Roberto Clemente's name adorns the annual Major League Baseball award for the sport's most humanitarian athletes. Not just the first great Puerto RicaRoberto Clemente's name adorns the annual Major League Baseball award for the sport's most humanitarian athletes. Not just the first great Puerto Rican baseballer (and some would argue still the greatest) to play in the United States, Clemente famously and often quietly displayed the best of humanity. In this emotionally moving biography, the Puerto Rican Wilfred Santiago magnificently chronicles the often tragic life of this icon. Beginning with Clemente's final game, where he collected his 3,000th hit, Santiago quickly hearkens back to Clemente's poverty stricken childhood of homemade bats and practice with soda caps through his disturbing journey into the minor leagues of the Jim Crow era of institutionalized racism and onto his life as a star outfielder for the Pittsburgh Pirates. Santiago expertly traverses Clemente's tribulations, losses, and success with ease and skill. His portrayal of the baseball games rank among the finest ever attempted in this medium. Under the masterful hands of Santiago, 21 evolves into far more than just a biography of a sports figure. It showcases a life worth emulating....more
In his first baseball-related book, Cooperstown Confidential: Heroes, Rogues, and the Inside Story of the Baseball Hall of Fame, Zev Chafets reveals tIn his first baseball-related book, Cooperstown Confidential: Heroes, Rogues, and the Inside Story of the Baseball Hall of Fame, Zev Chafets reveals the American institution's inner workings and complex history through a 21st century lens of favoritism, racism, and institutionalized privilege. A lifelong Detroit Tigers fan, Chafets skillfully tracks seven decades of hypocrisy in the National Baseball Hall of Fame and Museum.
From the very beginning, it required no professional criteria beyond a ten-year career for admission. Founder Stephen Clark and then current baseball commissioner Judge Kenesaw Mountain Landis, who was installed by the owners after the 1919 Black Sox scandal, unofficially insisted that inductees be “men of integrity, virtue, and character.” Even with such criteria, the first class of inducted players included two racist cheaters (Ty Cobb and Tris Speaker), a notorious womanizer (Babe Ruth), a legendary drunkard (Grover Cleveland Alexander), and a key figure in baseball's strict segregation rules (Cap Anson). The character ruling became official in 1944, though that never stopped the inclusion of later players of questionable morality such as Gaylord Perry, Al Simmons, Jimmie Foxx, Dizzy Dean and Leo Durocher. Considering this band of cheats, drunks, bigots, and hedonists, Chafets successfully argues for Hall inclusion of steroid-era stud hitters Barry Bonds and Mark McGwire and the banned-for-life, all-time hits leader Pete Rose.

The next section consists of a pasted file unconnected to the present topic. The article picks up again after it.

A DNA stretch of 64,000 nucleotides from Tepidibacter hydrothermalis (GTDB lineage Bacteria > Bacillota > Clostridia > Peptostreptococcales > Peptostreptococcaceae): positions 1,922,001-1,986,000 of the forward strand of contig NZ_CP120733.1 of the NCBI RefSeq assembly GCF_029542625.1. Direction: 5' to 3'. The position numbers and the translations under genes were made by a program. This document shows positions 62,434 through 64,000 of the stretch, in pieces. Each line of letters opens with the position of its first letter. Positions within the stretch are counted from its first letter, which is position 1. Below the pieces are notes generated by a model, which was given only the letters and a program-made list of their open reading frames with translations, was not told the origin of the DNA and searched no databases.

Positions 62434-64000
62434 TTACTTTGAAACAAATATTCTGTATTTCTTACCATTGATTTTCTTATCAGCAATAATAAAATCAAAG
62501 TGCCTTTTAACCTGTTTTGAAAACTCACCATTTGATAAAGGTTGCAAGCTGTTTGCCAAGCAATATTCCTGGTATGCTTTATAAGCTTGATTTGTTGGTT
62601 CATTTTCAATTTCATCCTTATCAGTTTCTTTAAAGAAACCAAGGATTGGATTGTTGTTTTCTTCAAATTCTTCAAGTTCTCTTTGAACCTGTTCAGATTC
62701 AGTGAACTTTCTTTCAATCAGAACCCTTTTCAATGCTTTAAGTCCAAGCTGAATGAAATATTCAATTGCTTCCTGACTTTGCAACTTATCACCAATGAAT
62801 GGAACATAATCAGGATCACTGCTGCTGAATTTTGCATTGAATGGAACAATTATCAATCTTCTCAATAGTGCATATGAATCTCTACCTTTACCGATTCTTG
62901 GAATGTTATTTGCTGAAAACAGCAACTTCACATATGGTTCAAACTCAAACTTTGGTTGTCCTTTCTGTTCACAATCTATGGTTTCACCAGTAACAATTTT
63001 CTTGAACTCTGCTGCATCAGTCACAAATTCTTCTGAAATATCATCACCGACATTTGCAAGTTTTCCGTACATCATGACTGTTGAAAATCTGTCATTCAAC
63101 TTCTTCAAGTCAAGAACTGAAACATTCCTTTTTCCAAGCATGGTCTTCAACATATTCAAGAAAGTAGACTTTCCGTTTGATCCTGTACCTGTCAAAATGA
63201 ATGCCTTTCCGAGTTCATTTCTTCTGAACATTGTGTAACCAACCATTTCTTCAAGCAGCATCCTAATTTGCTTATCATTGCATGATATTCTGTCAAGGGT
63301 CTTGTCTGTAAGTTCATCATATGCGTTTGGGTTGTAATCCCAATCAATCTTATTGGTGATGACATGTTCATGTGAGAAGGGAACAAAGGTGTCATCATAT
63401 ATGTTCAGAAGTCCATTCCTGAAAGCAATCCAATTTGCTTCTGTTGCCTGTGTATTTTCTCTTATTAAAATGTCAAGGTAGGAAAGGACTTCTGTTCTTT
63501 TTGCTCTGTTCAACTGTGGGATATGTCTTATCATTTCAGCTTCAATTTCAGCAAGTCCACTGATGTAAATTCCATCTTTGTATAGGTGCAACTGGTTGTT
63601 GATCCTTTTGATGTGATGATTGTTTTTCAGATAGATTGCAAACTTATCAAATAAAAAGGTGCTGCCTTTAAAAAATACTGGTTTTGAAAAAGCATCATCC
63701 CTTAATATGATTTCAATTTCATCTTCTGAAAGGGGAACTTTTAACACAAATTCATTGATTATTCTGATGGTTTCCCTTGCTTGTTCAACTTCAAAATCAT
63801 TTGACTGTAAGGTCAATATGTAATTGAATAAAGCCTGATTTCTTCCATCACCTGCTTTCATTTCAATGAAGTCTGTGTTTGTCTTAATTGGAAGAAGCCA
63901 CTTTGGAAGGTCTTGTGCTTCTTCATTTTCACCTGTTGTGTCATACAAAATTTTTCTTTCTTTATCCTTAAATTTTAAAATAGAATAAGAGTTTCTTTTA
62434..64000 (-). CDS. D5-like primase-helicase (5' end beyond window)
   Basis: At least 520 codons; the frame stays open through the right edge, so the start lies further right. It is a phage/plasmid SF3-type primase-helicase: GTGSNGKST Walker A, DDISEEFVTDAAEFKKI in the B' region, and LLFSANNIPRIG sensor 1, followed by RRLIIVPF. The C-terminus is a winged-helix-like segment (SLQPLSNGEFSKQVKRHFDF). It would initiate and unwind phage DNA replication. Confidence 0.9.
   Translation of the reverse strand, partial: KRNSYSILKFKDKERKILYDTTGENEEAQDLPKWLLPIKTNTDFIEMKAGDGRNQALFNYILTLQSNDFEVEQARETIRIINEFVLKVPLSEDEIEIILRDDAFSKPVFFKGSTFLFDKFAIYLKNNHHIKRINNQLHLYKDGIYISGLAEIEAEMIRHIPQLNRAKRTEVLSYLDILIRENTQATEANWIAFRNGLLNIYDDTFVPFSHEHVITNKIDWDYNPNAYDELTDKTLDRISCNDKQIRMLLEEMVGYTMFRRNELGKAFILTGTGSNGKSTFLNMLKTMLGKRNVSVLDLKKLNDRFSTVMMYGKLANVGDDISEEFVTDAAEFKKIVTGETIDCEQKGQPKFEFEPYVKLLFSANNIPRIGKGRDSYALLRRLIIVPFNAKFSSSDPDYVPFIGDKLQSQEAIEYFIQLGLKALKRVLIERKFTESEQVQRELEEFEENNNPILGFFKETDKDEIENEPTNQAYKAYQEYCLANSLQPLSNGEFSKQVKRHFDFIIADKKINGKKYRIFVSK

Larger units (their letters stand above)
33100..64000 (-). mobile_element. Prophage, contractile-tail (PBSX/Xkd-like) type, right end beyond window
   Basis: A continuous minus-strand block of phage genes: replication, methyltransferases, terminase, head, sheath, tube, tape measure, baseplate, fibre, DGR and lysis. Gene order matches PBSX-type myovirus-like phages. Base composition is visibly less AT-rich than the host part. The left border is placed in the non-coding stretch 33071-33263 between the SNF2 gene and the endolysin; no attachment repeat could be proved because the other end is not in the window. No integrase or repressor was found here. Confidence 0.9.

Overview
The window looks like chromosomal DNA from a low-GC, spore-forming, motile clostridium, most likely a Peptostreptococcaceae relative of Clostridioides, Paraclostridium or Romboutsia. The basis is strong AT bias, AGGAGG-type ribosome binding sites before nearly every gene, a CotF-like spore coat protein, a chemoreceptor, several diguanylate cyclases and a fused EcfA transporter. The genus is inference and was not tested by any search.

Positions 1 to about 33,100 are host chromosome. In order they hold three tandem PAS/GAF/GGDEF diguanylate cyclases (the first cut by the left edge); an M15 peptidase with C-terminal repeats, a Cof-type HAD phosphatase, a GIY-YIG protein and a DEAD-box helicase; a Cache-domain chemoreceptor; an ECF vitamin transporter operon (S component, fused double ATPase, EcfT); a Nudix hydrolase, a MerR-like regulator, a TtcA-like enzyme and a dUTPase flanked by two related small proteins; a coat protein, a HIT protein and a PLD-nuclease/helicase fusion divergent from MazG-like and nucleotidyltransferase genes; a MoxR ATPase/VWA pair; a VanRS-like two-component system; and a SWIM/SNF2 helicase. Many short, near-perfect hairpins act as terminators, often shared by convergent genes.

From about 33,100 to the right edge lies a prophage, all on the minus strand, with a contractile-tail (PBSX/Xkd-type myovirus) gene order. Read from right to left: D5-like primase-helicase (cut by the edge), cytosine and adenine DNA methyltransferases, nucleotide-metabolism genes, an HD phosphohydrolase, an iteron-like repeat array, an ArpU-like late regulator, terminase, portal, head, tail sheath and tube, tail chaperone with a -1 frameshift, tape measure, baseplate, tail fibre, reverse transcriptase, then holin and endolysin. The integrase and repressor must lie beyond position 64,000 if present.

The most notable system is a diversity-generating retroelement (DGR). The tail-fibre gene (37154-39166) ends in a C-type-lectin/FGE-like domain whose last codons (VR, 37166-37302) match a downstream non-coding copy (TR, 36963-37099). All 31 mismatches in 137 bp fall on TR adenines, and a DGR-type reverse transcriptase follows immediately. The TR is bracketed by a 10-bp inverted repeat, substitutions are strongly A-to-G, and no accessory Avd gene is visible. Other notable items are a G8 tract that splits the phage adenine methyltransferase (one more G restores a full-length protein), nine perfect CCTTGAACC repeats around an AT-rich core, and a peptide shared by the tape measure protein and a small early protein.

Through fascinating stories and interviews with players and baseball experts, Chafets masterfully exposes a system fraught with favoritism and political wrangling, and supported by institutionalized bias. Insightful sequences highlight the Hall's often shoddy treatment of African-American, Hispanic, and other minority ball players.
Even while revealing baseball's flawed soul, Zev Chafets manages to maintain a nostalgic, almost spiritual sense of reverence. A worthy addition to any baseball library, Cooperstown Confidential ultimately exposes the unacknowledged, ugly truths of American society that the Hall as much as the game it celebrates reflects.